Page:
ANNAPOLIS – After months of haggling back and forth, top county and state officials have made concessions concerning the financially ailing Prince George’s Hospital Center. But with the General Assembly session drawing to a close, a final agreement has still not been reached.
“We have four days left in this legislative session to come up with a long-term solution to save this hospital, and bring to the people of Prince George’s County this sort of world class health care system that the people of Prince George’s County deserve,” said Gov. Martin O’Malley said Thursday. “It’s important though not just for Prince George’s County. It’s important for the entire state.”
While O’Malley promised to provide $176 million to the financially troubled hospital, he set as a condition that the state create a hospital authority to oversee management of the hospital.
But Prince George’s officials said that O’Malley’s plan doesn’t go far enough.
“We are inching closer, but there is still a gap of some $30 million,” said a joint statement issued by County Executive Jack B. Johnson and the County Council. “. . . . we believe the state must do more.”
After O’Malley made his proposal, Prince George’s County officials announced plans to surrender the hospital land and facilities to the state – which are estimated to be worth $100 million, and pitch in another $12 million per year over eight years – a total of $196 million. Officials also agreed to the hospital authority.
The county also abandoned negotiations with another hospital to take over Dimensions Healthcare System, “at the insistence of the state,” according to a news release from the county. Dimensions manages Prince George’s Hospital Center and three other health care facilities in the county. If the issue is not resolved, all four facilities will close.
O’Malley called the $176 million offer “unprecedented,” and said the state’s contribution accounted for 44 percent of the $404 million needed to build a new facility. O’Malley said it’s up to the county to devise a plan to raise the other $227.7 million needed.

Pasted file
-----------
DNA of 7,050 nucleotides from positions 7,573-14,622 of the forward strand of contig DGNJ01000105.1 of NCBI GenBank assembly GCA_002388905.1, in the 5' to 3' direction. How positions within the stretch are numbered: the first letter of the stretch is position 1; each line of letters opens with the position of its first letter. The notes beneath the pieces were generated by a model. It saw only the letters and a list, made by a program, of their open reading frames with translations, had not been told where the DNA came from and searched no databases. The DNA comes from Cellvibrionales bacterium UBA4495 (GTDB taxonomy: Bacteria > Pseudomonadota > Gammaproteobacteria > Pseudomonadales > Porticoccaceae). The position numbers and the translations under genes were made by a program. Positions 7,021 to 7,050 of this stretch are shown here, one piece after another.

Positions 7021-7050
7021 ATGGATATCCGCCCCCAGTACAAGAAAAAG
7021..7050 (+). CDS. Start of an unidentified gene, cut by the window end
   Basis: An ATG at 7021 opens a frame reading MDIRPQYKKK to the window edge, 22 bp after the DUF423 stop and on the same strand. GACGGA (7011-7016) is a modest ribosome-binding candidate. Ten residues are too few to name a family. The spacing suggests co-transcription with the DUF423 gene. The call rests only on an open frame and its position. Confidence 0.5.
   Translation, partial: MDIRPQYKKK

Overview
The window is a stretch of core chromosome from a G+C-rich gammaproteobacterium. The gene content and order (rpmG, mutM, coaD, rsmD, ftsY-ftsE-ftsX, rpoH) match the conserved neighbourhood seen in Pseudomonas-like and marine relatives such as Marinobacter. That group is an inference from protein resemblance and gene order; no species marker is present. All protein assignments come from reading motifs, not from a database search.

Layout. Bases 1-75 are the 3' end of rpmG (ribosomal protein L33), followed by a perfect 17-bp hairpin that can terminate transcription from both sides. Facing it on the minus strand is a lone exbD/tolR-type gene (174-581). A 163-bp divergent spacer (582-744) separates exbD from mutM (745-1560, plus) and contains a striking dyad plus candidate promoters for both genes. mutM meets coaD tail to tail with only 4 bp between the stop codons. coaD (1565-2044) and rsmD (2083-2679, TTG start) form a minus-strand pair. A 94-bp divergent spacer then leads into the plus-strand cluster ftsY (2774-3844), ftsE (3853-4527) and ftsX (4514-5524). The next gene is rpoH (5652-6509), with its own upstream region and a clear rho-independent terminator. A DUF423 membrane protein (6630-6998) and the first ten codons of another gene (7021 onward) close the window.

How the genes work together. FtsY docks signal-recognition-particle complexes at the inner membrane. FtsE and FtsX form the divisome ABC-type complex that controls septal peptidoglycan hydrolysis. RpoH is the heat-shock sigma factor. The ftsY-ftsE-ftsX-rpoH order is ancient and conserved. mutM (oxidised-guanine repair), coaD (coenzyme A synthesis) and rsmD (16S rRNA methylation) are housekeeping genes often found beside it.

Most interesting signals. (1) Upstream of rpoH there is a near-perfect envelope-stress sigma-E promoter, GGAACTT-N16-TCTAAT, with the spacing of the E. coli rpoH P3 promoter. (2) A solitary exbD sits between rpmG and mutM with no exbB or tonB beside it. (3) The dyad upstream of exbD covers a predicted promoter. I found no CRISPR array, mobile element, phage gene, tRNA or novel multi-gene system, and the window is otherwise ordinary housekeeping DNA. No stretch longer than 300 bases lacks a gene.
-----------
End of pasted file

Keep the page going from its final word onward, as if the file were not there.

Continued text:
But even with the state and the county promising funds, the hospital would still be $31.7 million short of the amount needed.
O’Malley also asked the Senate on Wednesday to provide $20 million to help keep the hospital open, but again, on the condition that lawmakers pass legislation that creates a hospital authority. If lawmakers fail to pass such a law, then the money would be used to help finance closure of the hospital.
“It would seem a real shame and a move in the wrong direction to allow the Prince George’s County Hospital system to close when we know what sort of needs we have out there,” O’Malley said.
Part of the challenge, according to O’Malley, is that “some people” – he did not specify – believe it is the state and not the county that should bail out the hospital.
“I think that there are some who just believe the county has no responsibility in this matter,” O’Malley said. “That the county is nothing more than a landholder in this situation and that because the county has no responsibility, they don’t feel compelled to join in this partnership.
Yet despite plans to revamp the hospital, the threat of closure still looms for the hospital and the three other health care facilities under the health system. Health care and hospital officials said the effects of closure would be devastating and have an impact on the entire region.
“It’s critically important that this hospital survives …,” said Benjamin Mason, chairman of the Maryland Hospital Association board,” that it does well, and the people of that county deserve no less.
“There is not the capacity in that region to absorb the number of people that are served by that hospital,” Benson said. “It would have a dramatic effect. It would reverberate through the entire health care system in the state of Maryland.”